The Maroon

Final play in professor’s trilogy remembers Katrina

Carol Sutton as Amelia Delachaise and Kerry Cahill as Marie Giudry exchange Hurricane Katrina evacuation stories. “Mold”, written by English Professor John Biguenet, is the fi nal play in a trilogy about the storm.

PHOTO COURTESY OF JOHN BARROIS

Carol Sutton as Amelia Delachaise and Kerry Cahill as Marie Giudry exchange Hurricane Katrina evacuation stories. “Mold”, written by English Professor John Biguenet, is the fi nal play in a trilogy about the storm.

AAREN GORDON

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During his return to New Orleans five weeks after Hurricane Katrina made landfall in 2005, John Biguenet grew unsure of what happened in the city during the storm.

“I began to doubt the explanations of what actually happened here,” Biguenet said.

While writing a guest column for The New York Times that documented the aftermath of the hurricane from a native’s perspective, English Professor John Biguenet’s idea for a trilogy of plays about Hurricane Katrina started forming.

“Mold,” the final play in Biguenet’s trilogy, premiered at the Southern Rep Theatre on March 20. “Mold” is playing at the Freeport McMoRan Theater inside the Contemporary Arts Center until April 14.

“Rising Waters” was the first play in Biguenet’s trilogy and premiered in 2007. “Shotgun” followed in 2009 and is set four months after the storm. “Shotgun” dealt with race relations in the city, Biguenet said.

“Mold,” the third and final play in the trilogy, is about a couple that has been living in Texas following the storm. One year later they return to New Orleans to meet the insurance adjuster. Biguenet said coming back to the city forces the couple to confront things they haven’t talked about for the past 12 months.

“In ‘Mold,’ it’s a man having to choose between his wife and the city he loves,” Biguenet said.

Biguenet said he knew “Mold” was meant for the theater because it allowed him to narrow the focus of the story and get it produced relatively quickly, as opposed to the length of time it would take to publish the story.

“Mold” runs at Southern Rep on Wednesdays and Thursdays at 10 a.m., Thursdays, Fridays and Saturdays at 7:30 p.m., and Sundays at 2 p.m. until April 14. Tickets range from $30 to $35.

“Mold” opens with Trey and Marie Guidry, a married couple, arriving in the city for the first time since the storm. Upon looking out at the city from their front porch, Marie says, “It looks like there’s been a war and we lost.”

Kerry Cahill plays Marie Guidry.

“The best thing about working with John is that he understands theater is a collaborative effort at its best,” Cahill said.

Trey Burvant plays Emile “Trey” Guidry in “Mold.” Burvant said as a playwright, Biguenet was accepting of the actors’ input on characters.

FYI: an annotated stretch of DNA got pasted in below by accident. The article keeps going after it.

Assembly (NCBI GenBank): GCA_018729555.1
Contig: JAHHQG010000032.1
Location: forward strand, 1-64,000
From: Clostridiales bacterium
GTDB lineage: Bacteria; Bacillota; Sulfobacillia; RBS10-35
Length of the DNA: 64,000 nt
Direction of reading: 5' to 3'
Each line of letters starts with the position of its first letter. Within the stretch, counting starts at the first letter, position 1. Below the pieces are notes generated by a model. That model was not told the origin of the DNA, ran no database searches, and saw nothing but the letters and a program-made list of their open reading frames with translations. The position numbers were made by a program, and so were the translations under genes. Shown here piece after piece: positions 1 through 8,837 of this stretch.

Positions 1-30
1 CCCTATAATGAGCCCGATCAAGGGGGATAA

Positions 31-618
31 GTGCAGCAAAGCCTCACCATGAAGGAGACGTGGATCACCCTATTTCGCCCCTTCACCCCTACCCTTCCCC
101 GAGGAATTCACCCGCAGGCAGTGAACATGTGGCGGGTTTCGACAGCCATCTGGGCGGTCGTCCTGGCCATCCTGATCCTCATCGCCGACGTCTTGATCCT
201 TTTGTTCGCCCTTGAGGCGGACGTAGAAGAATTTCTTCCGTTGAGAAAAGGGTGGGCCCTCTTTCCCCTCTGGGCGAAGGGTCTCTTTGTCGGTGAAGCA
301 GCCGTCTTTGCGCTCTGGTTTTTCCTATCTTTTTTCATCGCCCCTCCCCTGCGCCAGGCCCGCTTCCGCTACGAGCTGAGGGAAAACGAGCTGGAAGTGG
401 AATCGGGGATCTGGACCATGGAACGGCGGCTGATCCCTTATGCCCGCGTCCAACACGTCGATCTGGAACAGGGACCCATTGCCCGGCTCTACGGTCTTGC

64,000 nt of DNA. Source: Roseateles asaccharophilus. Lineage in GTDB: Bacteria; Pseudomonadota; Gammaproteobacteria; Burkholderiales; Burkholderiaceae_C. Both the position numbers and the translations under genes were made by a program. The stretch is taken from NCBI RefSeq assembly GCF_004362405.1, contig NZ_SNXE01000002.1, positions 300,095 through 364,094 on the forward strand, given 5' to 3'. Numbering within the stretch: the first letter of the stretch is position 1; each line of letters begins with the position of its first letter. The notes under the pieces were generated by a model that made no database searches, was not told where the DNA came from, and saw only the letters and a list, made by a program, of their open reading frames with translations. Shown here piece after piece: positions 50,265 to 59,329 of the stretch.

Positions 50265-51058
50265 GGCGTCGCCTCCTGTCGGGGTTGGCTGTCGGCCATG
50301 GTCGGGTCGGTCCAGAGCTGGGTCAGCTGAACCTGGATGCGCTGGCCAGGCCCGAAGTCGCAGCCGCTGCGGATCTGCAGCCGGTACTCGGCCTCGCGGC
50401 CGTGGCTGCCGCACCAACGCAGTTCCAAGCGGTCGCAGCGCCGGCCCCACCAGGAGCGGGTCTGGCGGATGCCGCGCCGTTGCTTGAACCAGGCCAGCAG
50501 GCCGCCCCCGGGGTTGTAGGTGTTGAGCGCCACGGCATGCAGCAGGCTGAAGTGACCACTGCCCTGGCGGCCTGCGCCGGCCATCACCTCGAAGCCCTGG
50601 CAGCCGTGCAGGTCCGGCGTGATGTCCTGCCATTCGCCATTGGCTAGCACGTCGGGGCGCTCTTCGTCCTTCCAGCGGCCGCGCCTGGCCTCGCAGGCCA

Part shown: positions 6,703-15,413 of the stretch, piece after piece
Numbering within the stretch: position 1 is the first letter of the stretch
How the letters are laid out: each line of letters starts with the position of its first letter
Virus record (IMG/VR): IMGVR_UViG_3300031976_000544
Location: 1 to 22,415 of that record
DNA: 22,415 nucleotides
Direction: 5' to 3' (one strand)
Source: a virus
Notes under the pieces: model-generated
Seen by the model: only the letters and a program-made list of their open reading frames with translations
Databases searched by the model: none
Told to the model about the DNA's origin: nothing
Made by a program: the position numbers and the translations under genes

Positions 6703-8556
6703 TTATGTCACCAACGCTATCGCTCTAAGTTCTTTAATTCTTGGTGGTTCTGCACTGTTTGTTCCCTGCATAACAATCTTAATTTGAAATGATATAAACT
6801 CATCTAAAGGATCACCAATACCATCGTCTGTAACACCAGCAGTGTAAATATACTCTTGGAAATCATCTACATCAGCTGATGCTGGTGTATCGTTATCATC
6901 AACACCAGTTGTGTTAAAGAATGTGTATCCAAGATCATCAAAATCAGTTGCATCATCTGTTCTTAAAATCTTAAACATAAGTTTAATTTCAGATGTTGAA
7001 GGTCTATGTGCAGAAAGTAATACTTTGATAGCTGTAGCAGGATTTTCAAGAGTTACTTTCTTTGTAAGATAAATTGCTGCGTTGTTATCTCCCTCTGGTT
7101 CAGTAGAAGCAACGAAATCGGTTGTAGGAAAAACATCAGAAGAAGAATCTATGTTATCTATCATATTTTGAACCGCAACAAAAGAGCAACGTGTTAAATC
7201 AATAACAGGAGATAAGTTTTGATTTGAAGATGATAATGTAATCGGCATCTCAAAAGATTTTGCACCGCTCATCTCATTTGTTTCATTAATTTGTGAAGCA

Regarding the process of working with a playwright on his or her play, Burvant said, “It’s rare to come away feeling fantastic. John was fantastic.”

Carol Sutton plays a volunteer from the New Orleans Department of Code Enforcement named Amelia Delachaise. While she’s normally hesitant to do projects that are original works, Sutton said she had a positive experience while working on “Mold.”

“John was very receptive of whatever we tried to do,” Sutton said. “It was a great experience.”

Randy Maggiore, who is an insurance adjuster in the play named Edgar Bernard, said they started working on the play in December.

Though Maggiore met Biguenet before working on “Mold,” Maggiore said he had never worked with Biguenet.

“John was open to our process as actors. We helped him shape it in what it is,” Maggiore said.

Sutton said she has liked people’s reactions so far.

“I love the idea that people are loving it,” Sutton said.

Biguenet said this trilogy came out of his reporting for The New York Times.

While none of the characters in each of the three plays repeat, Biguenet said each part has similarities; each involves a love story that discovers the effect tragedy has on people. With each couple, Biguenet said he liked to imagine their relationship as a cracking crystal; when a crystal cracks it’s caused by one little fissure. Regarding this analogy, he looks to the first little crack in the relationships of each couple.

Biguenet said in the history of the nation, there were no narrative models that he could base his storytelling off of.

“American literature has never explored the destruction of an entire city,” Biguenet said.

Outside of American literature, Biguenet said he looked to post-war German literature as a guide for structure.

He said stories about Hurricane Katrina provide a lesson for the nation, not just the city.

“New Orleans is simply where the future arrived first,” Biguenet said.”If you don’t pay attention to [these issues], it’s a lesson the U.S. needs to learn, although New Orleans lived through it.”

Aaren Gordon can be reached at [email protected]  

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